While smaller retailers are typically more nimble and adaptable to changes in the marketplace, it is often the bigger players who have the capital and resources to adopt and experiment with “new stuff”. Like the Couture Fashion arena, there’s usually a trickle-down effect before the little merchants can have access to the same tools.
Last week was the 2011 Consumer Goods Sales & Marketing Summit in NYC, where 200 of the biggest retail brands sent their S&M brass to a bootcamp to learn and share best practices on the emerging consumer trends.
Event organizer, CGT (Consumer Goods Technology) Group, published a nice and succinct recap of some of the key highlights during the forum. From what I can gather, there was nothing really earth-shattering brought up during the 3-day session. Discussions regarding collaboration/partnerships, mobile commerce, improving one’s TPM (Trade Promotion Management) system, and self-service technology was to be expected.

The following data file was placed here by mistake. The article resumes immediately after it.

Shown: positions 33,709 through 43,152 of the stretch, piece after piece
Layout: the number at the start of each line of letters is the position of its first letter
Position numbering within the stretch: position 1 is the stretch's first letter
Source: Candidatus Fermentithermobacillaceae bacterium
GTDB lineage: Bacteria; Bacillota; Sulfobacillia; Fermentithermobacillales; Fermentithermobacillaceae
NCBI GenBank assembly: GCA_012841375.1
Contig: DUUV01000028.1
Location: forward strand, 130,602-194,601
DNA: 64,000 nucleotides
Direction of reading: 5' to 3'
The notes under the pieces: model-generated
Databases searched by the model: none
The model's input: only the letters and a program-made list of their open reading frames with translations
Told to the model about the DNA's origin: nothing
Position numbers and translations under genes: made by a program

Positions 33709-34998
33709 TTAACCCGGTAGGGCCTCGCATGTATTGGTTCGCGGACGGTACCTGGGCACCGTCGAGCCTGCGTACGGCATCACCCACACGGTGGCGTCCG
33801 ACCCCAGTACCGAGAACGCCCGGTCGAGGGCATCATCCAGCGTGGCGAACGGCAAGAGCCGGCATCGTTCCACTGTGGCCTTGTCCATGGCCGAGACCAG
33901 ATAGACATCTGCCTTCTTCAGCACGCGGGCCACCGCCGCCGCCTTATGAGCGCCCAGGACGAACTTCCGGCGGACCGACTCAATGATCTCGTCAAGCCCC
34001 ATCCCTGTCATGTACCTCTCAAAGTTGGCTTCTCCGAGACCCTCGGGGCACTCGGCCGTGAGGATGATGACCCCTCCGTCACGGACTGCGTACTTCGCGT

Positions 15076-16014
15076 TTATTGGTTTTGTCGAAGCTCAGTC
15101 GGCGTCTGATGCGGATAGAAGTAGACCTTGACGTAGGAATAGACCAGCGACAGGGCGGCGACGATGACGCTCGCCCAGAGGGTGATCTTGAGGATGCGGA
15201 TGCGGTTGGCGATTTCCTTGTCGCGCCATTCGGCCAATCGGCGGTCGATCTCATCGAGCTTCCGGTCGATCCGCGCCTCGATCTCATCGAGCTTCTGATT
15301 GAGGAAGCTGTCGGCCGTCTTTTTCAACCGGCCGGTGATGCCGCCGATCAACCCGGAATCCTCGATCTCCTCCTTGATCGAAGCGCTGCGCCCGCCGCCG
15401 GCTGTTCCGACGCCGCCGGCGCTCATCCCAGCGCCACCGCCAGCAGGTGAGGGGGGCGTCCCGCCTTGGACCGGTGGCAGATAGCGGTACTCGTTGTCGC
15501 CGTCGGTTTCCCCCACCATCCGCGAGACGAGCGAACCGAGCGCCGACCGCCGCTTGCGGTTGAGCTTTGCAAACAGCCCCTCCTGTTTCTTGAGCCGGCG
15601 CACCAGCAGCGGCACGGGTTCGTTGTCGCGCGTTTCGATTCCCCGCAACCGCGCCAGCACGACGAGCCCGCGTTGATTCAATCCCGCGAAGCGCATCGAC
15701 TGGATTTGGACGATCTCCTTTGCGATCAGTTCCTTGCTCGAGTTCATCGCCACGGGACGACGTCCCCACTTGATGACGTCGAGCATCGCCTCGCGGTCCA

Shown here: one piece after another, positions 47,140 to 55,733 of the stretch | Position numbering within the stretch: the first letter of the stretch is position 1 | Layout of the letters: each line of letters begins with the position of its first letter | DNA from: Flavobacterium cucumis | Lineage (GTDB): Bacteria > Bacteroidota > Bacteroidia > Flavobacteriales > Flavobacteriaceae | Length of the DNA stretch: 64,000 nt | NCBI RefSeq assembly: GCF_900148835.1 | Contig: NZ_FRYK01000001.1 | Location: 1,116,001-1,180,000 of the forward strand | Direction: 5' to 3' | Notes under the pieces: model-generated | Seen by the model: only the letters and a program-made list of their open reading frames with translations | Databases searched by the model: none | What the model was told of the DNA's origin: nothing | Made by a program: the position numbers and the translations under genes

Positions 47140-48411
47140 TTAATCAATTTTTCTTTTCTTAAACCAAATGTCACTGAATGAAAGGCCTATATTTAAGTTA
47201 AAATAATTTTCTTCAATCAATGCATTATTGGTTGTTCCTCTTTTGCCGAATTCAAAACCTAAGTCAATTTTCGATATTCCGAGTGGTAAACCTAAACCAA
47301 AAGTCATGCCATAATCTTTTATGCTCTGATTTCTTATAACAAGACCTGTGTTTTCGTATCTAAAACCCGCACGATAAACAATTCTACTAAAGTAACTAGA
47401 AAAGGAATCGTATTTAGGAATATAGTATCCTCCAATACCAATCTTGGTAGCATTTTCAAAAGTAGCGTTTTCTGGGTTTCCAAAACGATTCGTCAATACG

What I did find interesting was a representative from Proctor & Gamble discussing the use of virtual technology to help improve consumer and brand experiences. By virtual simulation in a variety of situations, designers have the ability to collaborate with retailers as well as consumers, ultimately reducing the margin of error in creating an inefficient store or selling unpopular items.
Bottom line: I guess if your company can afford to have its own Virtual Solutions department, it’s a pretty good bet you will remain ahead of the marketing curve.
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